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UPDATE 1-Pentagon chief confident Brazil military will respect October election

UPDATE 1-Pentagon chief confident Brazil military will respect October election

Reuters · 07/27/2022 13:50
UPDATE 1-Pentagon chief confident Brazil military will respect October election

Adds comments by the secretary, background on Brazil election

By Phil Stewart

- U.S. President Joe Biden's defense secretary Lloyd Austin on Wednesday said Brazil's defense minister had told him his country's armed forces were focused on providing security to ensure a "safe, secure and transparent" election in October.

"The Brazilian minister of defense commented that he was very much focused on providing security to ensure that they were able to conduct a safe and secure and transparent election," Austin said after attending a hemispheric meeting of defense ministers in Brasilia.

"He appeared confident in his ability to provide security," the secretary told reporters.

Military loyalty to the Constitution has become a central issue ahead of the presidential election in Brazil, where President Jair Bolsonaro has publicly cast doubt on the validity of Brazil's electronic voting system.

Austin also commented broadly about the importance of firm civilian control of militaries in the region.

"I would just underscore that it's especially vital for militaries to carry out their roles responsibly during elections," Austin said, in comments likely to resonate in Brazil ahead of its Oct. 2 vote.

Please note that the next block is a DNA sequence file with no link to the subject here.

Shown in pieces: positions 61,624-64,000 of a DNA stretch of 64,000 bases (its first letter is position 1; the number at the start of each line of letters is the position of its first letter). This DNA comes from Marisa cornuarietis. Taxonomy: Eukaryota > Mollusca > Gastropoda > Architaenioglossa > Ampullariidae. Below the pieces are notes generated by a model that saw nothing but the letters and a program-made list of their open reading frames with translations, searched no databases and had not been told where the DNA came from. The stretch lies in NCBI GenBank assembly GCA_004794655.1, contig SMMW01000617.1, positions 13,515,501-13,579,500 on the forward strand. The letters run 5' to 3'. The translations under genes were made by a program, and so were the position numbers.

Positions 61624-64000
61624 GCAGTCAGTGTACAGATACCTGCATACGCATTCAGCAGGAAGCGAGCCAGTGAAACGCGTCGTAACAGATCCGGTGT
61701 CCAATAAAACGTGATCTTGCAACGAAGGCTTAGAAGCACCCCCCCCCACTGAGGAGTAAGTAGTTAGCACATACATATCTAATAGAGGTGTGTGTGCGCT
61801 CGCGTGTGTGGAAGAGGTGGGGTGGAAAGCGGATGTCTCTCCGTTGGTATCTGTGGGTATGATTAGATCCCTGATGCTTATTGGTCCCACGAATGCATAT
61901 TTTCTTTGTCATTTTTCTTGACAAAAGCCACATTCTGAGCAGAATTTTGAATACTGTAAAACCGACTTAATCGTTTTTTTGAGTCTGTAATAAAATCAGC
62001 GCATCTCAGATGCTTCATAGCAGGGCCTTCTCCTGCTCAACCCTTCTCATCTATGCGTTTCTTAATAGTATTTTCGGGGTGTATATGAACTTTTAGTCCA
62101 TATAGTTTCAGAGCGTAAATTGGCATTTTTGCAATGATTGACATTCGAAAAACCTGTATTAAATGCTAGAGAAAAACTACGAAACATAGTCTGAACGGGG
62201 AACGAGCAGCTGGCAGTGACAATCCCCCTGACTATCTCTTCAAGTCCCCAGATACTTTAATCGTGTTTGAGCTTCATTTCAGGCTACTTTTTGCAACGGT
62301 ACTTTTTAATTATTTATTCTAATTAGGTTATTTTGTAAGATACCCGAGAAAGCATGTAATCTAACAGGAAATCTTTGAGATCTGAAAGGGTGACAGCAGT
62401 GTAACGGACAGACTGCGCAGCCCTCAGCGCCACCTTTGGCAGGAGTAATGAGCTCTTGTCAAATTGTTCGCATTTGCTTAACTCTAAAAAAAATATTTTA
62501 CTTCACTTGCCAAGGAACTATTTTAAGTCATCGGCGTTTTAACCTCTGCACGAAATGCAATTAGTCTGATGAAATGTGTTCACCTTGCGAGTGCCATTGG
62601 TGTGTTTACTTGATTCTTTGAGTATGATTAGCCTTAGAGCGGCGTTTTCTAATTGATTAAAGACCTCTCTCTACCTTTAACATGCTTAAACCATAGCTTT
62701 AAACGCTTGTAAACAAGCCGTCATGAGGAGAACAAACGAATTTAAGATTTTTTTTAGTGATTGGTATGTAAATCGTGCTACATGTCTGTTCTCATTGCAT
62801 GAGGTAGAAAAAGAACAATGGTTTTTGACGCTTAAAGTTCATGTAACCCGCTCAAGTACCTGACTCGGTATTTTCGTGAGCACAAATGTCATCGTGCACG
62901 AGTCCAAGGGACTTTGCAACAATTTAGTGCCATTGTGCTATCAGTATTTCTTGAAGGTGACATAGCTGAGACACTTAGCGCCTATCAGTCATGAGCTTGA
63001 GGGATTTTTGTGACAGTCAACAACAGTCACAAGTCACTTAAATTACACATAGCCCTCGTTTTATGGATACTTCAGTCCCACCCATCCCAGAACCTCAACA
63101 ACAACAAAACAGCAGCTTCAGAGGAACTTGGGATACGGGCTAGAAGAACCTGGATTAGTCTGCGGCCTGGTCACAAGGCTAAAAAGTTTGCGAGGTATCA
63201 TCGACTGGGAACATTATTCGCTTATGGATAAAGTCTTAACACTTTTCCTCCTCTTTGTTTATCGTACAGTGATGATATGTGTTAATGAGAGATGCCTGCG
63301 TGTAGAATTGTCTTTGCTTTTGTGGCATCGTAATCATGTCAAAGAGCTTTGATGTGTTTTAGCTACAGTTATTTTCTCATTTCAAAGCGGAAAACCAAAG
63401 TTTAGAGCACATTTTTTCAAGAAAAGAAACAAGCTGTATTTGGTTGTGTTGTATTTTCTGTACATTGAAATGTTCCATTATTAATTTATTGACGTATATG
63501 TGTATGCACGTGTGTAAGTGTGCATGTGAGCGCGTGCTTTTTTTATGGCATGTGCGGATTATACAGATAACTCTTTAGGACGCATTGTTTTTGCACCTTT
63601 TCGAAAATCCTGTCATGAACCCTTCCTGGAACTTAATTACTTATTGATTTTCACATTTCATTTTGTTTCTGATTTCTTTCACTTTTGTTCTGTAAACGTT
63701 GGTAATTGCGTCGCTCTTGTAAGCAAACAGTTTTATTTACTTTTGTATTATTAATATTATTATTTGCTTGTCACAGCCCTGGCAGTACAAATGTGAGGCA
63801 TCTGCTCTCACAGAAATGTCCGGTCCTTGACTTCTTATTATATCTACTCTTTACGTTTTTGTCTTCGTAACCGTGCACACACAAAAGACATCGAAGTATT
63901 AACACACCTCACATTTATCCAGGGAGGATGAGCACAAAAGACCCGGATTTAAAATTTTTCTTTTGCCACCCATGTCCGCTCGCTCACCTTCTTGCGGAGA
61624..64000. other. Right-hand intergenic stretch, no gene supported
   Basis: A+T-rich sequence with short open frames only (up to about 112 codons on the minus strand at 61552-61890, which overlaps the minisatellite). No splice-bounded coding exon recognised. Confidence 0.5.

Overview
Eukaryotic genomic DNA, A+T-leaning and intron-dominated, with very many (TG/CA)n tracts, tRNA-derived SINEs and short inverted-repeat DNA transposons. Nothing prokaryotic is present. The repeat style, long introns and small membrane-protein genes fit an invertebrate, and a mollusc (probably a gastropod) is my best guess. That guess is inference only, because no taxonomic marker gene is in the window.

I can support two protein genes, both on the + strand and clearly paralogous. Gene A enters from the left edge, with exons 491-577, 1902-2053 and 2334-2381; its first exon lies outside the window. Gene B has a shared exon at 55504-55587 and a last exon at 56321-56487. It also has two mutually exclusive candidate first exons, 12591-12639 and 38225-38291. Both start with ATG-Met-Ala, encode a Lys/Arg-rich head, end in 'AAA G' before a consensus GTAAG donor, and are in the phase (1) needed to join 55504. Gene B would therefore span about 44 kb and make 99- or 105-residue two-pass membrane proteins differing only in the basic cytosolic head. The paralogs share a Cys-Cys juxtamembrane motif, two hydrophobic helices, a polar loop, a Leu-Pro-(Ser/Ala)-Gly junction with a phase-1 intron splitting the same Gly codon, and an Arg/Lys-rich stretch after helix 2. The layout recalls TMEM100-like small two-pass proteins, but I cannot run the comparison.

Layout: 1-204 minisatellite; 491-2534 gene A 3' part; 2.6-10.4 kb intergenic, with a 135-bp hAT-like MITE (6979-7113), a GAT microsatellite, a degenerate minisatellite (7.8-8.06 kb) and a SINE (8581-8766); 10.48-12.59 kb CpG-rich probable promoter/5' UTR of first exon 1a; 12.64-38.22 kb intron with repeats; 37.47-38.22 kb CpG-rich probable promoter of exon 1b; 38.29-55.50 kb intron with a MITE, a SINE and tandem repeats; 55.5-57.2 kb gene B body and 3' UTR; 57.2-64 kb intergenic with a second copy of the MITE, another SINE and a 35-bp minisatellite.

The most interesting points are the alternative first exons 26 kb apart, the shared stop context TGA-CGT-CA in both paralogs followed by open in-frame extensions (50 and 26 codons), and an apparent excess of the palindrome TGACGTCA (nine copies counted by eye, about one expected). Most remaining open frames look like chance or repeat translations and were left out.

During the conference, Austin told ministers from across the Americas that the proper role of the military in a democratic society involved "protecting democracy, respecting the will of the people, and defending human rights and the rule of law."

Bolsonaro's questioning of Brazil's electoral system has raised concerns he might refuse to accept defeat in October, following the example of former U.S. President Donald Trump.

Some opinion polls show him down almost 20 percentage points against former President Luiz Inacio Lula da Silva.

Bolsonaro, a former Army captain, has based much of his political career on for Brazil's 1964-1985 military dictatorship, disparaging Congress and the courts while filling his government with current and former armed forces officers.

Earlier this month, he told diplomats that the Brazilian military should be called in to help secure transparency in the election. He has pushed electoral authorities to accept a parallel vote count to be carried out by the armed forces. They have ruled that out.


(Reporting by Phil Stewart; Editing by David Holmes)

((anthony.boadle@thomsonreuters.com; +55 61 98204-1110 ; Reuters Messaging: https://twitter.com/anthonyboadle))